The Church Committee investigated and exposed some of the largest and most significant scandals in American history, to the point that it was felt that the very existence of the Central Intelligence Agency was threatened. However, a recent FOIA request to the Federal Bureau of Investigation revealed over 18,000 pages that had never been made public - and with your help, we can sue for their release.
A State Department cable in the Central Intelligence Agency’s Kissinger archive claims that pending revelations from the Church Committee would rock the Netherlands, potentially forcing it to leave NATO. Even more drastically, the memo warned that this scandal could lead to “the restructuring of the Dutch political system.”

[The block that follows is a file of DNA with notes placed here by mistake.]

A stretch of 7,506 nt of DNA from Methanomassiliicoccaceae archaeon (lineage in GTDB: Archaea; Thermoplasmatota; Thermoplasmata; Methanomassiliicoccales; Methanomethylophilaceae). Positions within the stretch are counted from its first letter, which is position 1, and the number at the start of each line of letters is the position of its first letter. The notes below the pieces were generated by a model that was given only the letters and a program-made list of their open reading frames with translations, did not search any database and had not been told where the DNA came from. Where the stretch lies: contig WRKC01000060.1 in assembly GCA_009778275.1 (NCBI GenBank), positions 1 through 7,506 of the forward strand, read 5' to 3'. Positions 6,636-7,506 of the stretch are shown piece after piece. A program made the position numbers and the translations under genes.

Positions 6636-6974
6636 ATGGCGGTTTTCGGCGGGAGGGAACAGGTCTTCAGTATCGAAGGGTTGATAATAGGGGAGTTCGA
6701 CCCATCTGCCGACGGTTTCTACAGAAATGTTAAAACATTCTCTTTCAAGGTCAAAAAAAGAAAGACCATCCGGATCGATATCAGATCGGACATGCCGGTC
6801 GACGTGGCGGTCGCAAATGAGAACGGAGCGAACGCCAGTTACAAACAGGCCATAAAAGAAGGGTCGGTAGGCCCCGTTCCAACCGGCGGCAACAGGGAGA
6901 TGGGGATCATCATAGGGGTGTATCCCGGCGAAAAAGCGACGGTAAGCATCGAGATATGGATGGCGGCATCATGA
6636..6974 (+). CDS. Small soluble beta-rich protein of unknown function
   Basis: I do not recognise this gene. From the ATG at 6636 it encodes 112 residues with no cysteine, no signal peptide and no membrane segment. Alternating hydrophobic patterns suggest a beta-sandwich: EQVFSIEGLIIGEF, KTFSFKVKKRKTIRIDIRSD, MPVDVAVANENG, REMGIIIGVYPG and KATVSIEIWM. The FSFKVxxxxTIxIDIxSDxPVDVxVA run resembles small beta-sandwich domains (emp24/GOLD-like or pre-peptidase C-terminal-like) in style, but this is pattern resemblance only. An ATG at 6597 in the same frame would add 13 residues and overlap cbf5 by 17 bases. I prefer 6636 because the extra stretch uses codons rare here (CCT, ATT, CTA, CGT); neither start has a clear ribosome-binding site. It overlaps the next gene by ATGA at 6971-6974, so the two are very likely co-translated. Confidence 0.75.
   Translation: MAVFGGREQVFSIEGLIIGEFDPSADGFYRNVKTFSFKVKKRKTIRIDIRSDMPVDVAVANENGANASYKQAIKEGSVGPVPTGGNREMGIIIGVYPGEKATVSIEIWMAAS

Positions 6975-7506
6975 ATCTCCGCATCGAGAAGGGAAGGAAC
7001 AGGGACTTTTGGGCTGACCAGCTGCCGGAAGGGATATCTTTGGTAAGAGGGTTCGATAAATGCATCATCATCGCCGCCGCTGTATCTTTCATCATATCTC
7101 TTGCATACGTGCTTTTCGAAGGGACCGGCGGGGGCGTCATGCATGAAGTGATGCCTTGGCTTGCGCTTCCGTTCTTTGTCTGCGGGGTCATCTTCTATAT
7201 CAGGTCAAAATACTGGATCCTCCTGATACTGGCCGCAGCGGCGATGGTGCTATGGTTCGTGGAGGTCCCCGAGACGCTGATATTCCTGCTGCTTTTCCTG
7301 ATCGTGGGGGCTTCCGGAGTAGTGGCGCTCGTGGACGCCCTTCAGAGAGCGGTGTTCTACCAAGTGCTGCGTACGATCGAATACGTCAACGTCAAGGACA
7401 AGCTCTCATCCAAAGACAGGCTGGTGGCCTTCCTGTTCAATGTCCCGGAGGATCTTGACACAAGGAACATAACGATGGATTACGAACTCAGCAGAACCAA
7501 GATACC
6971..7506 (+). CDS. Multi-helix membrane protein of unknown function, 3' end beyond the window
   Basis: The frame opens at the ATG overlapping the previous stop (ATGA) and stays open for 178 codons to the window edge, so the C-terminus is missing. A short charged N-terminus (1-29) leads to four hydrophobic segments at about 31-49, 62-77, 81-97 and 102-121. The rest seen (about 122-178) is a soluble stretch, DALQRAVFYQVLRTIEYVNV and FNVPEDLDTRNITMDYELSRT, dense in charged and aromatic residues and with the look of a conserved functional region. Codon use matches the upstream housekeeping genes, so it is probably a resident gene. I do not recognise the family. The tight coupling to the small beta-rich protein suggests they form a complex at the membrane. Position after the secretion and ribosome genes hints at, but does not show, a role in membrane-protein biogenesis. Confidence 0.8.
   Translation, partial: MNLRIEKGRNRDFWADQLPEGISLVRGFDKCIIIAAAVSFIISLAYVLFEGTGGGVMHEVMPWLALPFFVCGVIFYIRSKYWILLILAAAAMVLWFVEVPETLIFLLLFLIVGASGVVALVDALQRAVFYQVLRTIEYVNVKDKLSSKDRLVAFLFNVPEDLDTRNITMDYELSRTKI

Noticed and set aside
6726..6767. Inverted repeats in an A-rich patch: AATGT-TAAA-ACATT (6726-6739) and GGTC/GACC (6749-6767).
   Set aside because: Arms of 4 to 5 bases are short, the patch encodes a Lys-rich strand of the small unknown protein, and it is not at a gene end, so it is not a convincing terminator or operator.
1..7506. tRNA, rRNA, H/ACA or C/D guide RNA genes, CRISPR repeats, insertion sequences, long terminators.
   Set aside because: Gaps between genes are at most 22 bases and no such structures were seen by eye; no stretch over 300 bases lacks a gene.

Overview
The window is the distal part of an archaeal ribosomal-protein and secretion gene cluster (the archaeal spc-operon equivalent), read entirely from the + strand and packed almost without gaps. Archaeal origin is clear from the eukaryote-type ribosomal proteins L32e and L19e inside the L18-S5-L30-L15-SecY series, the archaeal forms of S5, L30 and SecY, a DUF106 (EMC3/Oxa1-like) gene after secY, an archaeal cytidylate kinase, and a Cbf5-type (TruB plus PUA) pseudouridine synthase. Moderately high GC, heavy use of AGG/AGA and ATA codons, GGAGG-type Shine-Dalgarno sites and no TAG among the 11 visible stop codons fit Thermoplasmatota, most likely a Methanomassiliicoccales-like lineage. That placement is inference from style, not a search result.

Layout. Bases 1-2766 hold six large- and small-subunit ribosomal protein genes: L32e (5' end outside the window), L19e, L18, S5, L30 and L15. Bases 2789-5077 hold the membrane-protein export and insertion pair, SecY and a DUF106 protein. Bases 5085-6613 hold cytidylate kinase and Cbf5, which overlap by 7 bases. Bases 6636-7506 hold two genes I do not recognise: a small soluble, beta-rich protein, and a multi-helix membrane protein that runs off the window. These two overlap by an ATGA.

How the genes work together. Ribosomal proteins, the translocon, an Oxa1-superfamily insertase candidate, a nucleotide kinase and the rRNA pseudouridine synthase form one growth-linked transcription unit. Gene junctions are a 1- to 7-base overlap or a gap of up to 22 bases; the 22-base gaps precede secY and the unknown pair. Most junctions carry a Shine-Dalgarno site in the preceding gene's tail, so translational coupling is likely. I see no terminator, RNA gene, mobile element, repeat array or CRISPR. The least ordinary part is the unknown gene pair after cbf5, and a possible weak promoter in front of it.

Mykola Lebed was sentenced to death in Poland in 1934. He died in Pittsburgh, Pennsylvania in 1998.
By various accounts, he was an assassin, a freedom fighter, a terrorist, a hero, a villain, a prisoner, a refugee, a Nazi collaborator, a Nazi target, a writer, and a war criminal. To the Central Intelligence Agency, which bankrolled his activities for close to half a century, he was known as “Uncle Louie.”
The human experience is complex, language can only do so much to convey its intricacies, and in some situations, just what would and wouldn’t be considered unforgivable can be determined by just one word. Few government entities understood this better than a post-Church Committee Central Intelligence Agency.
Forty years ago - in the aftermath of a very public American reckoning with the nation’s Intelligence Community that featured the Watergate scandal, the Church and Pike Committees, and the Rockefeller Commission - President Jimmy Carter signed Executive Order 12036 on January 24th, 1978, placing additional restrictions on the Central Intelligence Agency’s ability to operate in the United States.